Corbett doubted that this notion of church can be adequately expressed intellectually: “This is the kind of meaning one discovers only in meeting those who share it, much the way a language lives among a people rather than in a dictionary’s afterthoughts.”
Many another eminent Friend would have understood what he was driving at, I think. And as to what or who it is that animates and moves them, what lies behind the word “God,” Corbett paraphrased Job (38:2), “This is where words darken counsel and all names are blasphemy.”
Yet if words are hazardous, we are not without images. The model for this process also comes from the Bible, in the molding of the heterogenous Hebrew tribes into the people Israel at Sinai by their response to the divine calling mediated by Moses. This models the committed community, cutting across lines of culture, denomination and philosophy, which constitutes “the church,” Corbett concluded.
Furthermore, his explorations in the Bible, particularly in the prophets and the Book of Job, began to make plain to him that the experience and community of the Church, as reflected there, was one which could “bridge differences of creed, rite and culture. It even transcends the division between believers and unbelievers.”
Unbelievers, he added, like himself.
What? Jim Corbett, this quakero muy catrolico, an “unbeliever”?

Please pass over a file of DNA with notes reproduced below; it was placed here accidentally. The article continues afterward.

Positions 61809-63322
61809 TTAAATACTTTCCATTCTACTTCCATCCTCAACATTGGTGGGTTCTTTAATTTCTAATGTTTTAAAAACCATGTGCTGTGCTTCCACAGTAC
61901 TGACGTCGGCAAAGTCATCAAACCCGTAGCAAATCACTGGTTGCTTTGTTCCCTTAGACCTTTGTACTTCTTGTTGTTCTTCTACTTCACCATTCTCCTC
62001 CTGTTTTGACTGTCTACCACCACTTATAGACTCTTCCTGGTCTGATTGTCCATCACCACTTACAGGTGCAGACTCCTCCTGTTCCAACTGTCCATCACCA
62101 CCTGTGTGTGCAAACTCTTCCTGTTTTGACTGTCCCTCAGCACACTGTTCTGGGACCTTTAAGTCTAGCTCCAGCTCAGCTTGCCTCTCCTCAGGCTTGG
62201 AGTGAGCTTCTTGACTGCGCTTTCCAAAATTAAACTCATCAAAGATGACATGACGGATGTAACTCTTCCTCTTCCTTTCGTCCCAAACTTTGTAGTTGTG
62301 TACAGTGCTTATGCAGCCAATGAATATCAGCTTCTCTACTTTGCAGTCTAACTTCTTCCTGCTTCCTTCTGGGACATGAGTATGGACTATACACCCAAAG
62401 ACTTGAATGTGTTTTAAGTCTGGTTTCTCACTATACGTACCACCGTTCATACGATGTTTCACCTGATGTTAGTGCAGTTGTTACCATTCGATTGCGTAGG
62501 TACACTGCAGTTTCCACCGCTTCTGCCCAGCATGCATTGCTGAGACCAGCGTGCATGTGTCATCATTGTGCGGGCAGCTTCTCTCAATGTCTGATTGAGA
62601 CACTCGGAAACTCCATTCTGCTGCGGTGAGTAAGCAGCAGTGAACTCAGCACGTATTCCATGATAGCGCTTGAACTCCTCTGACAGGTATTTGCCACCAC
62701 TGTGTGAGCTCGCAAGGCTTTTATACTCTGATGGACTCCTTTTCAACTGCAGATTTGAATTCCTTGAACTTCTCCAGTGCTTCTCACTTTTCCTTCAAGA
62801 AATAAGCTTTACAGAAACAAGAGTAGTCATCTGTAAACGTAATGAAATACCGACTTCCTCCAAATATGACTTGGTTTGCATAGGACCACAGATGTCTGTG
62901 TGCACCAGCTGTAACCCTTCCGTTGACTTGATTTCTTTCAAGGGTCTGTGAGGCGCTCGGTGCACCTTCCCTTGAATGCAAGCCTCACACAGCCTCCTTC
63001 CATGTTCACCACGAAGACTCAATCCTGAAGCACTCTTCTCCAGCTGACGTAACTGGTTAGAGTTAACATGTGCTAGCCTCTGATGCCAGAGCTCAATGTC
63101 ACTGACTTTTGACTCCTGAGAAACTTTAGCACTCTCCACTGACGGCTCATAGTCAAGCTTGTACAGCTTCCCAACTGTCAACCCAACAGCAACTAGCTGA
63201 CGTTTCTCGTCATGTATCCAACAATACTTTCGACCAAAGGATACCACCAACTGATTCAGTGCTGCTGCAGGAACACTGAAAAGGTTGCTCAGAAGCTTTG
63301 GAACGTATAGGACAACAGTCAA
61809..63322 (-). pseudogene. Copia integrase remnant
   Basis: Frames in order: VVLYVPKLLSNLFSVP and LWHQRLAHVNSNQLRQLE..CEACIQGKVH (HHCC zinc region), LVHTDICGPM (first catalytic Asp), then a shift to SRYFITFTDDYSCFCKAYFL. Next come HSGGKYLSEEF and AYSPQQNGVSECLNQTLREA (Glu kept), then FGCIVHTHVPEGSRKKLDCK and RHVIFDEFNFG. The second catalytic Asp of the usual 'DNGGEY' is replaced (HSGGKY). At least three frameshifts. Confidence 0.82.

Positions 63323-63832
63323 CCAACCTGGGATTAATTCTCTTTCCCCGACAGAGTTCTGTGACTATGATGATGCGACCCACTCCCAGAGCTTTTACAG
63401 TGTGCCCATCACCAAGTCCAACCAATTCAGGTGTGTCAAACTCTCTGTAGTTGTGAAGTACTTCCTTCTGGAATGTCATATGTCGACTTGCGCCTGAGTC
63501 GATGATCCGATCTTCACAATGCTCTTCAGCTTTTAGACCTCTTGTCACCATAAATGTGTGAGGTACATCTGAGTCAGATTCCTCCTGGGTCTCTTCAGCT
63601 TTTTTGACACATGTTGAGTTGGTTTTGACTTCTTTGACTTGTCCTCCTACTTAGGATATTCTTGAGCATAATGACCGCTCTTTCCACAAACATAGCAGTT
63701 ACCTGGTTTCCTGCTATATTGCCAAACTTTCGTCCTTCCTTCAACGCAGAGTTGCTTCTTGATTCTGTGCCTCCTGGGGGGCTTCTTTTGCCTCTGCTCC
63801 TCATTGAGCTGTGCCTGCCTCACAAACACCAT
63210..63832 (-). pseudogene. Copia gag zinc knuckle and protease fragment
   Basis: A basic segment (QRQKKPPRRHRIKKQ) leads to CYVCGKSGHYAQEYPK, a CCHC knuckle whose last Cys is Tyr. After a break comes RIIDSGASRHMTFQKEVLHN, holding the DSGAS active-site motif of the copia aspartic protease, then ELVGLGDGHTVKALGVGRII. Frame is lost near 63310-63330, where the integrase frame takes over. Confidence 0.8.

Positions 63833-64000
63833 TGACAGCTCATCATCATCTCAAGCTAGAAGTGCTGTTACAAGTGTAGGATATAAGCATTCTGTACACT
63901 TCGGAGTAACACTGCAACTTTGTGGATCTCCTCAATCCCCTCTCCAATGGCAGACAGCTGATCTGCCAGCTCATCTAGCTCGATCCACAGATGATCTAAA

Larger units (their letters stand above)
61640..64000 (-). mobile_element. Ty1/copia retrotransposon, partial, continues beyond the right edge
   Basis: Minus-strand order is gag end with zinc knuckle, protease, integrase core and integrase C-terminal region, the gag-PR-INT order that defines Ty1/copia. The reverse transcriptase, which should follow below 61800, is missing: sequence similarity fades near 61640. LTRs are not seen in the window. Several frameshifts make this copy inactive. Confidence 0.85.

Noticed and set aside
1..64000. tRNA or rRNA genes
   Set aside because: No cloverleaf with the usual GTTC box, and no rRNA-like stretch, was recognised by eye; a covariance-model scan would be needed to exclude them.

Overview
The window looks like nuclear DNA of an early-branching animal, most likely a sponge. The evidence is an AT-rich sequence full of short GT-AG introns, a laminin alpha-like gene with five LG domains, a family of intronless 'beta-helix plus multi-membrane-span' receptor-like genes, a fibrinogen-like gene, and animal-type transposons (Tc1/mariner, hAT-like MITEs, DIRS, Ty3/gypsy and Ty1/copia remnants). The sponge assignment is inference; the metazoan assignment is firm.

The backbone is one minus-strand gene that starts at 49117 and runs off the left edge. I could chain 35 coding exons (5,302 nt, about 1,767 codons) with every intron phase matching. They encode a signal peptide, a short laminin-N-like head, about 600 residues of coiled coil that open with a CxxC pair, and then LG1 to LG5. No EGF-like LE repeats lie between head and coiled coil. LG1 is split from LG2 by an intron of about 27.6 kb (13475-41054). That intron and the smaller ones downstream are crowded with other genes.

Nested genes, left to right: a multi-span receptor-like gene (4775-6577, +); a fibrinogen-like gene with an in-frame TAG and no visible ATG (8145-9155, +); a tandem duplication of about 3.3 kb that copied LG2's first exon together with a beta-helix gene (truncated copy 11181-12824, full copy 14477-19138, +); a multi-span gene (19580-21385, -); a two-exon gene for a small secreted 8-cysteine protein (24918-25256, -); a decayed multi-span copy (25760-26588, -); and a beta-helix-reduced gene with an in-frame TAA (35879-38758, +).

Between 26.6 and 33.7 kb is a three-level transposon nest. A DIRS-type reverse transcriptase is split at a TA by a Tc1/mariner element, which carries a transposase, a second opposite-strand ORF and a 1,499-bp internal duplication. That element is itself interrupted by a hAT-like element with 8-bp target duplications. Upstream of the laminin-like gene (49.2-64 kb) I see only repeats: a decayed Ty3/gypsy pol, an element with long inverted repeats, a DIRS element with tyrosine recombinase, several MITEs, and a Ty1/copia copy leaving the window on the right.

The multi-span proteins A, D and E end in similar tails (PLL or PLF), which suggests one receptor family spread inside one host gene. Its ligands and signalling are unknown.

Yes. Shortly after his 1985 indictment on federal charges of conspiracy and “alien-smuggling,” Corbett was feted at an interdenominational religious program featuring Holocaust historian Elie Weisel. When Corbett’s turn came to speak, he startled the admiring crowd by describing himself as an “unbeliever.”
“That is,” he explained, “I don’t believe selfhood survives death, and I consider any conceivable God to be an idol.”
And yet, his “unbelief” was not conventional agnosticism or atheism, he explained. “As I read the Bible, this kind of unbelief is entirely consistent with the faith of Abraham and Moses and achieves classic expression in Job.” (Corbett had later spoken about this at the 1989 Friends Bible Conference in Philadelphia.)
Corbett pointed out that the biblical faith, as embodied in the first three commandments brought down from Sinai by Moses, put opposition to idolatry at the top of the list; and in the Book of Job, the smooth conventional theologizing of Job’s friends is relentlessly debunked, showing that idols include not only statues or golden calves, but concepts of God–dogmas and theologies–as well.
Corbett illustrated this conviction of biblical anti-theologizing by citing the prophet Isaiah, through whom God declares,
“I am the Lord, and there is no other…. I form the light, and create darkness: I make peace and create evil: I the Lord do all these things.” (Isaiah 45:5-7)
This is in stark contrast to many other passages, and to orthodox theology, where God is spoken of as all-Good.
Such biblical demythologizing of the Bible itself, Corbett said, reaches its zenith in the Book of Job, where the notion that God must be only the source of good is completely undermined. In a modern parallel, Corbett noted a report that some rabbis in Auschwitz put God on trial for injustice and pronounced a guilty verdict.
What are we left with then? Not with atheism, Corbett said, but without much formal theism either; this is, instead, the basis of biblical “unbelief,” namely that